Myalgic Encephalomyelitis (ME), or more commonly labelled as Chronic Fatigue Syndrome (CFS), is an immunological and neurological dysfunction disorder. It is characterised by a severe worsening of symptoms after minimal physical or cognitive exertion. ME is a chronic illness that lasts for years and is often lifelong. It is a controversial diagnosis in need of more awareness and understanding. Due to a lack of medical education and government research around ME, many affected by the disease remain misdiagnosed or even dismissed, being wrongly told their severe disabilities are a result of their imagination.

There have been various articles discussing ME in prominent newspapers all around the world, such as the New York Times, The Huffington Post, The Australian. Despite this, the stigma seems to continue surrounding the disease, mostly due to a lack of understanding by both the medical community and the general community. It is an invisible illness, so people will not often “look sick” on the outside, yet their lives are often so compromised that the majority of suffers cannot work, some remaining permanently housebound. Researchers have estimated, among those who have received a diagnosis, that approximately 150,000 Australians, 1-2.5 million Americans, 250,000 British people, and 400,000 Canadians have ME.

“I don’t know is a beautiful thing. I don’t know is where a discovery starts.”

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On Creating Confidence, Coping Mechanisms and Symbolism

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Creating confidence through chronic illness is an up and down process. We often cannot do as much as we used to be able to do, across many facets of our lives. Once we’ve built ourselves up, something else may come along and throw us back down again. However, this seems to be just the way life is, it is a roller-coaster. We can make a choice to stay strong, to look for the silver lining. When I catch myself being afraid of the future, I remind myself that I should instead focus on my next step.

In order to get through difficult times, I pay attention to things that I can look forward to each day. For example, my morning coffee, writing for my blog, having the time to read or paint when my mind and body permits. I practice mindfulness. I look for little bits of inspiration, Pinterest is a great one for that. I really enjoy reading various blogs on WordPress. I admire the stories and posts; the various topics people write about; the insightful discussions that ensue; and love the supportive community. 

Symbols are a strong motivator and coping mechanism for me. When I was going through different struggles in the past, I bought myself an arrow necklace. For me, the arrow symbolizes strength, focus and determination. When I wore it, the necklace gave me confidence to keep trying – that no matter what difficulties I faced, I had to just keep aiming forward. It worked.  Another symbol is the Phoenix, the mythical creature whose core is in line with Maya Angelou’s great poem, “Still I Rise” An anchor reminds me to stay focused on the present, to be mindful, and just do what I can for now.  The wildflower, the symbol of persistence and independence from which I named my blog, are flowers that grow and flourish no matter what environments or situations they face.  Continue reading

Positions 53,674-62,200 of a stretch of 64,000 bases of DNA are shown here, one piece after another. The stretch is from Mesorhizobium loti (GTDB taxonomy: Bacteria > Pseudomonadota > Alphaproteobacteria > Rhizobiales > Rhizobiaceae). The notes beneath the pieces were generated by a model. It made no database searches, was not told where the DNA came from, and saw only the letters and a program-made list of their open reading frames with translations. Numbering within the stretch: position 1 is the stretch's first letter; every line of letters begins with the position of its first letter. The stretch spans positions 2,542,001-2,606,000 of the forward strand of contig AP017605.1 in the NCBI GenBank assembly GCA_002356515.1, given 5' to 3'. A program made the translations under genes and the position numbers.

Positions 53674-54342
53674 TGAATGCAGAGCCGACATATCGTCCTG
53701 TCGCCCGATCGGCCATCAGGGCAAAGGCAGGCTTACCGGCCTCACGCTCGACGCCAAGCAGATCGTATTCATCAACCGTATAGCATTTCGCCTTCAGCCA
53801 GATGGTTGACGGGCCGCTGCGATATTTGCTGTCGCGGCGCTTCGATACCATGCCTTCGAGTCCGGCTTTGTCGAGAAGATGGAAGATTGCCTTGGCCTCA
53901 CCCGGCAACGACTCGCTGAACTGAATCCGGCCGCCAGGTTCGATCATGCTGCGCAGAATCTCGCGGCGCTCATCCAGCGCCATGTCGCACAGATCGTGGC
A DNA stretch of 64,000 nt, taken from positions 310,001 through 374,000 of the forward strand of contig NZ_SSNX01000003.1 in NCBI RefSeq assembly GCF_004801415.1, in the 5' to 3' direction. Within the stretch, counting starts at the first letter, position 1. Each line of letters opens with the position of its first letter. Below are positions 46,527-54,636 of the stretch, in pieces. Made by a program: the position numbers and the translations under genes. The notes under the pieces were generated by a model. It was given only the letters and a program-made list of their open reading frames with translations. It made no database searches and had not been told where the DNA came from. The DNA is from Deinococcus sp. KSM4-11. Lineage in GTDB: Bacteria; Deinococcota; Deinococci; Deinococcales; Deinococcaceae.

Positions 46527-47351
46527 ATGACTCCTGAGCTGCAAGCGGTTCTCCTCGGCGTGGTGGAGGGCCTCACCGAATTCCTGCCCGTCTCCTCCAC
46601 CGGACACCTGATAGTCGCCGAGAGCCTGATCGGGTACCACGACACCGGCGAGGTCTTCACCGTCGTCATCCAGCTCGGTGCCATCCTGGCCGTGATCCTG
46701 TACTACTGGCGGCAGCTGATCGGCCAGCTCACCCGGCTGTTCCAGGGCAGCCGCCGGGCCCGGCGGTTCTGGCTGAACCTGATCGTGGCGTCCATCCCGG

When it feels like the sloth has become your spirit animal…


I never wanted to be one of those people who simply “exist”, those who just go through the motions of life without actually living. Experiencing adventure, trying new things, helping those who need it, are important to me. The thing is, with ME/CFS (Myalgic Encephalomyelitis/Chronic Fatigue Syndrome), you’re permanently exhausted along with a myriad of disabling physical and mental symptoms that I prefer not to bore you with. If you have ever seen a video of a sloth moving, it gives a pretty good indication of how it feels. Continue reading

A Matter of Perspective – the Importance of Hobbies and Interests


Since becoming chronically ill, I have been unable to keep up my main sporting hobbies and interests. I used to love training various forms of martial arts (combat fitness, kickboxing, mixed martial arts). I am outdoorsy with a passion for nature, so naturally I loved hiking and horse riding. I have gone from high intensity training three times per week plus walking at least 4kms per weekday, to now not being able to have the energy to walk around a small zoo. My exercise has been limited to short walks and hydrotherapy.

Conversely, I have been able to rediscover hobbies and interests I otherwise would not have had the time to. I have brought back my love of art and creativity, through sketching and painting. These modes of expression are an emotional release, as well as a silencer for my ever-racing thoughts. Continue reading

Let your past make you better, not bitter

screenshot_20170228-144216-2Feeling like a lost cause, a waste of potential. Sometimes, I find myself missing veterinary school. Above all, I miss the way my life was in Sydney. The new friends I had made, being out of my comfort zone, having the freedom to finally find myself. I am incredibly grateful for my time there – the experiences, the lessons. It was a difficult journey consisting mostly of a lack of sleep, intense levels of pressure, and crazy working hours. Was it mercy or was it a curse that made me fall ill? A blessing in disguise perhaps? It is difficult to tell. While I did fall of the path I loved, I learned some invaluable lessons along the way.